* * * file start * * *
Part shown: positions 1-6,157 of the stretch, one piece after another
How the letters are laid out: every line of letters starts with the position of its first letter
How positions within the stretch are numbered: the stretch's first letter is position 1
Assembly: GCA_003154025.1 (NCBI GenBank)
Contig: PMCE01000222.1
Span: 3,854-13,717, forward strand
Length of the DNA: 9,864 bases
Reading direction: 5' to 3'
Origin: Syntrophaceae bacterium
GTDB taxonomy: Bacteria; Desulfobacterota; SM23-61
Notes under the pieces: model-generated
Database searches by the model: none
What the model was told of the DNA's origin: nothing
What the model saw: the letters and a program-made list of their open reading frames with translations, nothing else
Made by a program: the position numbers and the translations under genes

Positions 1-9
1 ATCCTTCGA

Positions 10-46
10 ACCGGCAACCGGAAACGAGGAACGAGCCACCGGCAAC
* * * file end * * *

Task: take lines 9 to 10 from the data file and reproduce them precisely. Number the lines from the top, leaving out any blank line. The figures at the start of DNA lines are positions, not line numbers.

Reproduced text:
Origin: Syntrophaceae bacterium
GTDB taxonomy: Bacteria; Desulfobacterota; SM23-61